Methods : 18 subjects (including 7 women) who are 14–48–year–old (the average is 31.6) were included. The patients were prescribed 0.75–4.5mg APZ at once a day.
Results : We prescribed 1.5–3.0mg/day of APZ, all subject reduced total sleep time (9.6 +/− 2.3h → 7.8 +/− 2.0h, p＝0.03), many cases got up earlier (9.1 +/− 1.9h → 6.7 +/− 1.4h, p＝0.005) in the morning and advanced their sleep phase within one week. The sleep onset was not significantly changed (23.5 +/− 2.0h → 22.9 +/− 1.9h, n.s.).
Conclusion : Low dose of APZ would reduce nocturnal sleep time in the subjects who had prolonged sleep time and DSPD symptoms. The mechanism of action would be dopaminergic up regulation due to dopamine D3 agonistic activity. Since it is difficult for physicians to treat prolonged sleep time and DSPD symptoms, this medication would become a new therapeutic tool for these patients.
Parkinson's disease (PD) is a common neurodegenerative disorder, and lower urinary tract (LUT) dysfunction is one of the most common autonomic disorders, and nocturia is the major LUTS in PD with an estimated incidence rate of 70%. We review the pathophysiology of bladder dysfunction in PD, lower urinary tract symptoms (LUTS), objective assessment, and treatment options. In patients with PD, disruption of the dopamine D1–GABAergic direct pathway may lead to LUTS. Overactive bladder (OAB) is the most common LUT symptom in PD patients, and an objective assessment using urodynamics commonly shows detrusor overactivity (DO) in these patients. The post–void residual (PVR) volume is minimal in PD, which differs significantly from multiple system atrophy (MSA) patients who have a more progressive disease that leads to urinary retention. However, subclinical detrusor weakness during voiding may also occur in PD. Regarding bladder management, there are no large, double–blind, prospective studies in this area. It is well recognised that dopaminergic drugs can improve or worsen LUTS in PD patients. Therefore, an add–on therapy with anticholinergics is required. Beta–3 adrenergic agonists are a potential treatment option because there are little to no central cognitive events. Newer interventions, such as deep brain stimulation (DBS), are expected to improve bladder dysfunction in PD. Botulinum toxin injections can be used to treat intractable urinary incontinence in PD. Transurethral resection of the prostate gland (TURP) for comorbid BPH in PD is now recognised to be not contraindicated if MSA is excluded. Collaboration of urologists with neurologists is highly recommended to maximise a patients' bladder–associated QOL.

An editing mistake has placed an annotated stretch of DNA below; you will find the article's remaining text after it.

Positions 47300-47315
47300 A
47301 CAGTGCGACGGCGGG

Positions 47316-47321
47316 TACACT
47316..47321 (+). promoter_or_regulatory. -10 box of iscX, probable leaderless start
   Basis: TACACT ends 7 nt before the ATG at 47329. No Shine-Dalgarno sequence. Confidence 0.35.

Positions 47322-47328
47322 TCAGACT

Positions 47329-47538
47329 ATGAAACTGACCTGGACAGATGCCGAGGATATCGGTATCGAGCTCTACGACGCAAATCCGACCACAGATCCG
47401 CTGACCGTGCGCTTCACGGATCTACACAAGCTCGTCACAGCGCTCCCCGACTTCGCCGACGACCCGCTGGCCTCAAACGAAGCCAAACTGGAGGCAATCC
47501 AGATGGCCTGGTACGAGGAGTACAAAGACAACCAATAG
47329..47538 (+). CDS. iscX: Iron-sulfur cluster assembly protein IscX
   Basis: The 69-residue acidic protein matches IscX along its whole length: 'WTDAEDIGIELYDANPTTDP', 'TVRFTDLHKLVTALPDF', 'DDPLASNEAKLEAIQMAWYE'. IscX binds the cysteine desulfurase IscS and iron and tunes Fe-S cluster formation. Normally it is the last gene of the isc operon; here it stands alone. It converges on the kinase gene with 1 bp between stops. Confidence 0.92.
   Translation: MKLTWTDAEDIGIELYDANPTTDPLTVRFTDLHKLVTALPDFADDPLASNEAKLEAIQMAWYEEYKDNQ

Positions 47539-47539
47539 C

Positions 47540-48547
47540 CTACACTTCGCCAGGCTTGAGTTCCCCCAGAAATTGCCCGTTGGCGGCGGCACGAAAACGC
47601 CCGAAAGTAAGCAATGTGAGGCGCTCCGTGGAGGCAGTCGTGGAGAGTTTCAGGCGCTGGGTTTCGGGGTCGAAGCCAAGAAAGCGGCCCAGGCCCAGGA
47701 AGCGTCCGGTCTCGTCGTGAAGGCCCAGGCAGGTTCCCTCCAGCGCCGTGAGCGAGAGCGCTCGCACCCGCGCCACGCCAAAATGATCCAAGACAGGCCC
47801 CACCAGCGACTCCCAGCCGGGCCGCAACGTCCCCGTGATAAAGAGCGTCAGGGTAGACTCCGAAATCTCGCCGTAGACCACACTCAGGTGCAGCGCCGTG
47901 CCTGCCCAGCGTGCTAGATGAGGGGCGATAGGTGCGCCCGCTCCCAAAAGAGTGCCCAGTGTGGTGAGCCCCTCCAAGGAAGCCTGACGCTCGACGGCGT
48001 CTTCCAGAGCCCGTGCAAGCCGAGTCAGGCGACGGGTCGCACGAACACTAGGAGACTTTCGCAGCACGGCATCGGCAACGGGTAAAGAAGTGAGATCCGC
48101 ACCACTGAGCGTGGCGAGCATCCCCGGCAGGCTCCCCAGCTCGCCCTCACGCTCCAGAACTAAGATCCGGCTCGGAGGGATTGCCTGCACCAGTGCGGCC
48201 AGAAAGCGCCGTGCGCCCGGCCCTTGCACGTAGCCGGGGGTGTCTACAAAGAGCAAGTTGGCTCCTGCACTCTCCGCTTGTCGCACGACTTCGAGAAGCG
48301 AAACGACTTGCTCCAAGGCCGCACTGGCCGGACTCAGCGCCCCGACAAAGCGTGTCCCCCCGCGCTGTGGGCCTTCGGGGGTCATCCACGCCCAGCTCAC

Both the intravenous recombinant tissue plasminogen activator (IV rt–PA) and endovascular therapy (EVT) show new insights for hyper–acute stroke care. Prehospital stroke management plays an important role in conducting IV rt–PA and/or EVT immediately after stroke onset. Advertisements of stroke symptoms and adequate behavior for citizens is the first step for onset–to–call bypass. The first, and proper reaction of patients and bystanders at a stroke onset is essential in order to quickly reach the hospital. Public educational systems using TV programs should be recommended.
Secondarily, paramedics must use a prehospital stroke scale in order to establish better, direct transportation to a stroke center for on–set–to call stroke bypass. The requirements of prehospital stroke scales are sufficiently accurate straightforward enough for paramedics tasked with selecting stroke patients from mimic strokes.
Finally, it is important that we make an IV rt–PA/EVT bypass to shorten the interval between onset to treatment. Regarding IV rt–PA bypass, thrombolysis needs to be initiated onsite for a hyper–acute stroke patient. A mobile stroke unit and biomarker may be beneficial. EVT bypass is for a hyper–acute stroke patient with suspected large vessel occlusion (SPLVO) needs to be selectively and preferentially transported from onsite to a comprehensive stroke center. When SPLVO is admitted to a primary stroke center, expeditious transfer to a comprehensive stroke center should be conducted, or in the vernacular…, drip, ship, and retrieve.
We discuss the following aspects in the care of amyotrophic lateral sclerosis (ALS) and multiple system atrophy : key points of the care, maintaining the quality of life (QOL) of patients and their family, selection and decision–making for medical treatments and their planning, transitions to home care, and the end–of–life care. In order to sustain the QOL, it is important to have home care supported by the collaboration of experts in various fields and to have advance care planning (ACP) from an earlier stage of disease and close discussions on the plans of treatments and of coping the end–of–life stage, respecting the patients' will. We consider it necessary to explain, at a satisfactory level, merits and demerits to the patients in deciding medical treatments, especially enteral nutrition and tracheostomy positive pressure ventilation, and also, particularly in the case of ALS, to mention to them the risk of totally locked–in state and frontotemporal lobar degeneration. During transition periods to home care, they should be referred to primary care doctors who are available at any time as soon as possible, and it should be explained not to call an ambulance without consideration if they prefer not to receive life–prolonging treatments. The most important at the end–of–life stage is to ensure the patients and their family to have a sense of ease by placing the highest priority on pain palliation.